You can check out Karen’s new site here. Don’t miss her Instagram feed. It’s f*#&ing gorgeous.


My Favourite WordPress Plugins

Favourite WordPress Plugins | Kate Moore HermesPlugins can make any WordPress website better! They help add custom functionality to your website and can make the workflow of that backend of your site much more efficient. Below are some of my favourite WordPress plugins and explanations on how they can make your website and workflow more efficient. I’ve included two lists: plugins for WordPress users and plugins that help make WordPress easier to use for your clients, if you’re a developer.

Plugins for WordPress Users

  • WordPress SEO by Yoast This plugin has no shortage of fans. It’s regularly touted as the best SEO plugin out there. In my experience, it has increased traffic to my blog posts and is fairly easy to use.
  • Simple Page Ordering This is a very simple plugin, as the name suggests, and solves a fairly simple problem. Don’t you find it annoying that WordPress orders your pages alphabetically, instead of in menu order? This plugin will let you organize your pages in whatever order you would like them to be, meaning you spend less time looking through your pages when you just need to change an email address on the contact page.
  • Editorial Calendar I’ve only recently starting using this plugin (back when I started getting more regular at bloggin’). This one helps you organize your blog posts in a calendar view, which somehow, makes you blog more and on a regular schedule (Who’d have thunk it?) This little gem will really get the blog ball rolling, helping you get your message out there.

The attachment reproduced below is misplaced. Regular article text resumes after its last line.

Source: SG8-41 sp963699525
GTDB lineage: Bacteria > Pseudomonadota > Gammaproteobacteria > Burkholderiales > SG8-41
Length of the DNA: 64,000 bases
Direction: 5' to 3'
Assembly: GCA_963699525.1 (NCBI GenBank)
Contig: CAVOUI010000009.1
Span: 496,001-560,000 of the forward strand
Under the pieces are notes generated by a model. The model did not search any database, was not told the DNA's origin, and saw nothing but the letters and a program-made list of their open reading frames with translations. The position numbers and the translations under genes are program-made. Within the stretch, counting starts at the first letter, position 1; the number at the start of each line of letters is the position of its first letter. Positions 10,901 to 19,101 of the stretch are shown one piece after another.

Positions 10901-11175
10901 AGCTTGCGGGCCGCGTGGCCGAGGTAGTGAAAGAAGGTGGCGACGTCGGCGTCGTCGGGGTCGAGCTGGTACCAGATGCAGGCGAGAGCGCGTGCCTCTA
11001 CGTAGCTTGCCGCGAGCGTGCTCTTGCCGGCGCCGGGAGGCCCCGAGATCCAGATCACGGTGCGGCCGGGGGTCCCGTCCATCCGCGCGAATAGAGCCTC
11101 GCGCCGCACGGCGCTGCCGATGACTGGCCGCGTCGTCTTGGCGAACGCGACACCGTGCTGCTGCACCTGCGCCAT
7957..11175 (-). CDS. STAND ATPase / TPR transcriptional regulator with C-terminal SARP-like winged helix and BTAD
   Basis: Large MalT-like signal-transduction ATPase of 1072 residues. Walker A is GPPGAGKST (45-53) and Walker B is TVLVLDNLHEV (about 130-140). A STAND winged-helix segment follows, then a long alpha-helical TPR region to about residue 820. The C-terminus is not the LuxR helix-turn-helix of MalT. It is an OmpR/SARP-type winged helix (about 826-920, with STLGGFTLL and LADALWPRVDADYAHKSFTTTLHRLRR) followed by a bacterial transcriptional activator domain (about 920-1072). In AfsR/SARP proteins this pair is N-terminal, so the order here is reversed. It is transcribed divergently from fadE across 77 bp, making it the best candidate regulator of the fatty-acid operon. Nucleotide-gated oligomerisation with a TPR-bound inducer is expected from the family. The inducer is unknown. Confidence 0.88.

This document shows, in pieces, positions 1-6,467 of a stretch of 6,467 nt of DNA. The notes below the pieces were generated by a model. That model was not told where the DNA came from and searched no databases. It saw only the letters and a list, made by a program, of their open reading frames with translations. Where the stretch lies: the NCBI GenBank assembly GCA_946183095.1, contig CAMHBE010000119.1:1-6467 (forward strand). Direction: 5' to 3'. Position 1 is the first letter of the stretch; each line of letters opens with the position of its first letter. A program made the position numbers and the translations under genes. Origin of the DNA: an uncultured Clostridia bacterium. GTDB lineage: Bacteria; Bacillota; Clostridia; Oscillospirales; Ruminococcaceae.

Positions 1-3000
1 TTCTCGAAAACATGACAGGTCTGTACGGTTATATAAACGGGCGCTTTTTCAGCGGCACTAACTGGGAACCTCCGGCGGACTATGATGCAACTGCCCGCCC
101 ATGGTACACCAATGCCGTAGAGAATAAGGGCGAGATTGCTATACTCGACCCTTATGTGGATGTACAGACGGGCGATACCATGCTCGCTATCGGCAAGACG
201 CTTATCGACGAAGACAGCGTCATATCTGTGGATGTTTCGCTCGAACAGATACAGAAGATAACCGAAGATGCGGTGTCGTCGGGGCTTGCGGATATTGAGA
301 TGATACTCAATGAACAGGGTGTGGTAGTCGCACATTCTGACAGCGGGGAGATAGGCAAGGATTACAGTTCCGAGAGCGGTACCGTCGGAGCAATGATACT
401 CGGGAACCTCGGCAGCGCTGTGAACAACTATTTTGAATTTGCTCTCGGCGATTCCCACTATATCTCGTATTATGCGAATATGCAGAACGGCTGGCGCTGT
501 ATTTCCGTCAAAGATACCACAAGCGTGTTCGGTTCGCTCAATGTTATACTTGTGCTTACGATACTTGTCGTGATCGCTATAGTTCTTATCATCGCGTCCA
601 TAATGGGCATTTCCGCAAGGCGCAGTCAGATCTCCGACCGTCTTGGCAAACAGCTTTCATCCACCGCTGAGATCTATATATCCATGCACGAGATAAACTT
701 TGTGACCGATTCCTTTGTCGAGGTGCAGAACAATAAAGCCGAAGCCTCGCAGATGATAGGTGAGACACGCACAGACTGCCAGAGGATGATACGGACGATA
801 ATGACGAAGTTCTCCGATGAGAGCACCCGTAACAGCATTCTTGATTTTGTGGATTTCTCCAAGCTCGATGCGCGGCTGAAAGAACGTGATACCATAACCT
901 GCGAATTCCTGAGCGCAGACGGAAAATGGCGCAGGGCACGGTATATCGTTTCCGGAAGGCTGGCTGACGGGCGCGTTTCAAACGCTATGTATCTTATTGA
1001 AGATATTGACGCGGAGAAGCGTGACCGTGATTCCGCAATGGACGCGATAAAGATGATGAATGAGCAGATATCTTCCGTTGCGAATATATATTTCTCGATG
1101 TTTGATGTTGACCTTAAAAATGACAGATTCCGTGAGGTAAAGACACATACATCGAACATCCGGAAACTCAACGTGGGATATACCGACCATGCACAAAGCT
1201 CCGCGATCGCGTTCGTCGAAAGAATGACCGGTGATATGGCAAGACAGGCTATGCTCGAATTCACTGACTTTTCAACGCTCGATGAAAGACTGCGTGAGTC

Plugins for Developers to Help WordPress Users

  • WP101This plugin is one that I include on all of my WordPress builds. It provides video tutorials for my clients on how to use the common features of WordPress. When my clients hire new people, WP101 helps new staff learn WordPress too.
  • Advanced Custom Fields This plugin has a ton of fans. The first WordCamp that I attended featured several talks on this plugin, for good reason. This plugin allows for lots of custom functionality in the backend of a WordPress site, making your sites much easier for your clients to use.
  • Post Types Order This plugin is one that I only use on sites with custom post types, which frankly, is most of my sites. I often create a custom post type for things like testimonials. This plugin allows my clients to order the testimonials anyway they like, since WordPress will only allow posts to be automatically ordered by date, alphabetically etc.

Those are the main plugins that I use to make my life and my clients’ lives easier. If you’re having trouble deciding if a plugin is right for your site, you can check out my guide to picking a quality plugin, here.

Any I’ve missed? What are your favourite plugins?

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* Image by Kris Krüg used under Creative Commons.

The Best Design Feedback Tip

Best Design Feedback Tip | Kate Moore HermesSeveral weeks ago, I wrote a blog post entitled How to Give Great Design Feedback. I still think that post covered some gems: making sure that you don’t fire off your first impression, have adequate time to go through the site, write it all in one email and check all the links, but it the best thing that you can do to help your designer help you! That one thing is: explain why you want that change you’re asking for.

Why Do You Want That Change?

When you hire a designer or developer, you’re not hiring them to push the mouse around and use the keyboard in ways you don’t know about, right? You’ve hired them to solve a problem for you. So if you don’t like a colour choice, let your designer know why you don’t like that colour choice. For example, say you just hate the green that your designer picked for you. Your high school, which was not your favourite time of life, had weird mint green hallway tiles — not that I’m speaking from experience or anything … go Lords! — whatever it is.